Over the course of my career, I have found investors generally distrust the stock market. In fact, the volatility frightens them. They intuitively know the first rule of investing is “Don’t lose money!”, yet Americans continue to wager the bulk of their retirement lifestyle on valuation swings almost completely controlled by strangers. And that’s not right!
When it comes to saving for retirement, most investors are familiar with stocks, bonds, and mutual funds by name. They find security in the “Five Stars”, a rating system designed to identify stocks and mutual funds trading “meaningfully below fair value.” Morningstar, Inc., a global financial services firm headquartered in Chicago, created this rating system to make it simpler for private investors to make purchasing decisions from the very complex analytics needed to determine the risk-adjusted value of a stock or mutual fund. This credential of “stars”, however, has the statistical reputation of helping investors buy well, but offers an inadequate method for determining when to sell. By the time a mutual fund audits their returns and gets their “Star Rating”, a reward for their performance, the biggest move in price for this company is already over, and what comes after a peak is rarely in the investors best interest. By the next year, when investors review their Morningstar Report, it is not uncommon for last year’s top 25 funds to be under-performers in the current year.
Here is a suggestion, and it does not entail getting rid of all stocks, bonds, and mutual funds in your portfolio, that would be impractical and unwise. The answer is balance. To minimize the risk of losing money when the market cycle shifts, an investment portfolio needs to be balanced in a way that offsets market occurrences as much as reasonably possible. This requires that your basket of investments not mirror one another, like buying all tech stocks because you think the internet will never go out of business. That may be true, but we learned in 2000 that remaining “in business” can be deeply disrupted at times, leaving you as an investor “unprotected”.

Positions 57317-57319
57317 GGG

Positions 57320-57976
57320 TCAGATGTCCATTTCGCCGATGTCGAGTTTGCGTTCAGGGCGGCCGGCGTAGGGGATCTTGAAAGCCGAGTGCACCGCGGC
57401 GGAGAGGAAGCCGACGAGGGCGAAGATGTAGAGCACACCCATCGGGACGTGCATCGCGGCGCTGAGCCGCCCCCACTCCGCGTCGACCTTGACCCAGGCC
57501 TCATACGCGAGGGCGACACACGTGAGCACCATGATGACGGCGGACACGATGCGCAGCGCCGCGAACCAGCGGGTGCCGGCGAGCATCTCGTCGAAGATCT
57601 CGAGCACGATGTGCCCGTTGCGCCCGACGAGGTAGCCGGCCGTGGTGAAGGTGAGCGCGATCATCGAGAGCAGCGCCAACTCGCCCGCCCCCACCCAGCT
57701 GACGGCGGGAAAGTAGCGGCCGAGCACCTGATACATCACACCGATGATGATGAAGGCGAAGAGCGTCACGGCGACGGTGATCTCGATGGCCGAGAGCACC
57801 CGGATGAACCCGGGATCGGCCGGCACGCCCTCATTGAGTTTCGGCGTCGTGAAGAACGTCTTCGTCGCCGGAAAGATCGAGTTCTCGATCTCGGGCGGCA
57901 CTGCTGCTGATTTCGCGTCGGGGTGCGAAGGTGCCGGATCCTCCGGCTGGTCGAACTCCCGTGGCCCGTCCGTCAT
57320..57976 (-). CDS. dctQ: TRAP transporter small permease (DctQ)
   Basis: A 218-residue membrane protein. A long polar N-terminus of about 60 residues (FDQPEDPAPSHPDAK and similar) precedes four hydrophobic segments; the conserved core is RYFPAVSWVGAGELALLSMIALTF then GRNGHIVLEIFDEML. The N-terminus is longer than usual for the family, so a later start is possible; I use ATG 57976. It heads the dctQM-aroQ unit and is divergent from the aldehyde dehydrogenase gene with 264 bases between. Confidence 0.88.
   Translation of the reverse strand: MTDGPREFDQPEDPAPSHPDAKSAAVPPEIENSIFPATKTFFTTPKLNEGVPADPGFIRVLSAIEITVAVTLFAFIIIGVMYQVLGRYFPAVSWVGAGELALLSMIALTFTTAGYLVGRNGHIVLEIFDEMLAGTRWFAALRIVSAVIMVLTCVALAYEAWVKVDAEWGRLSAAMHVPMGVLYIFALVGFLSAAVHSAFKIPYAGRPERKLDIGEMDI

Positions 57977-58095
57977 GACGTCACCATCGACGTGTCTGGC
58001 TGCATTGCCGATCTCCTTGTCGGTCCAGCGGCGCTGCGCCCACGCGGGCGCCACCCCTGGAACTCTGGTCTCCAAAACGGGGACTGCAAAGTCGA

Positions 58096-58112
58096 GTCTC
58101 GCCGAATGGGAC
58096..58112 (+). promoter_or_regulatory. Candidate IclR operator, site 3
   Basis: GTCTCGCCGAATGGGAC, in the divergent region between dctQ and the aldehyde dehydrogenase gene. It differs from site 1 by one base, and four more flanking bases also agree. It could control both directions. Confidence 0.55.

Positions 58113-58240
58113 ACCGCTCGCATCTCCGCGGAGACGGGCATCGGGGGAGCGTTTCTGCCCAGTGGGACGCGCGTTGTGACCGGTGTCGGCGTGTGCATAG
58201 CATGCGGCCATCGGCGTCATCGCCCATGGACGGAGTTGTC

Of course, this assumes that all investment products are available to you as an investor. When shopping for an investment, much like shopping for groceries in a supermarket, you must have access to all the aisles. If you are only given access to aisles 4 – 10, you will invariably miss out on some of the healthiest compliments to what could have been a balanced basket of nutrition. Having access to all of your investment choices is every investor’s right.
As a former Registered Investment Advisor, I regularly worked with clients who wanted to know…” Is my investment portfolio well-structured?”. When examining their holdings, it was not uncommon to discover the same stocks in different forms – for instance, owning Microsoft common shares, while also holding a large percentage of tech-oriented mutual funds.
In one instance, a gentleman was so careful to diversify his portfolio that he owned 106 different mutual funds across seven different brokerage accounts. 106! He asked me to review his holdings and was rather pleased with his researched selections. When I researched the stocks in each of his funds, he owned an aggregate position of 46% Microsoft and another 32% in Apple. That exposure meant that the same news headline that could have impacted one company would have likely impacted 78% of this gentleman’s retirement savings and lifestyle. (Watch for a future blog when we discuss “How Diversification Can Be A Sedative.”)
Remember that real estate is an asset class that is viewed by wealth advisors and others as a “non-correlating” asset, which means it does not move in price due to the same triggers as do public stocks, bonds, and mutual funds. This is a way to balance your portfolio, by offsetting the risks of stock with an asset that beats to a different drum. For instance, when the stock market has a down cycle, gold, silver, and real estate generally do well. During recessions, investors will retreat and buy assets they can see, feel, and touch. You will often find a greater demand for real estate during times when investors are disgruntled with economic volatility as seen through their portfolio value.
Real estate offers investors a healthy investment alternative by being where everyone either lives or works. Real estate provides tried and true portfolio balance, with strategies that might fluctuate in value, but will never go away. Perhaps now is the time for you to consider your real estate investment option with VisionWise Capital!